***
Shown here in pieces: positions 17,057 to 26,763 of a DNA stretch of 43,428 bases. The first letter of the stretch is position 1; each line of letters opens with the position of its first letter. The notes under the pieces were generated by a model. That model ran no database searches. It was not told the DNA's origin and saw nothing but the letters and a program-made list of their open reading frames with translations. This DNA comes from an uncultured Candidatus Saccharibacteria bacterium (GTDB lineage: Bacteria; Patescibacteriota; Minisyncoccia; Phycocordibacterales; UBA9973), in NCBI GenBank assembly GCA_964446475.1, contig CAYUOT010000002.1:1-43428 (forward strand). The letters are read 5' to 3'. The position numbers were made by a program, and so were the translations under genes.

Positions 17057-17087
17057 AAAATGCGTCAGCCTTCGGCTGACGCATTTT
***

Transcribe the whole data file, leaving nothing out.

Shown here in pieces: positions 17,057 to 26,763 of a DNA stretch of 43,428 bases. The first letter of the stretch is position 1; each line of letters opens with the position of its first letter. The notes under the pieces were generated by a model. That model ran no database searches. It was not told the DNA's origin and saw nothing but the letters and a program-made list of their open reading frames with translations. This DNA comes from an uncultured Candidatus Saccharibacteria bacterium (GTDB lineage: Bacteria; Patescibacteriota; Minisyncoccia; Phycocordibacterales; UBA9973), in NCBI GenBank assembly GCA_964446475.1, contig CAYUOT010000002.1:1-43428 (forward strand). The letters are read 5' to 3'. The position numbers were made by a program, and so were the translations under genes.

Positions 17057-17087
17057 AAAATGCGTCAGCCTTCGGCTGACGCATTTT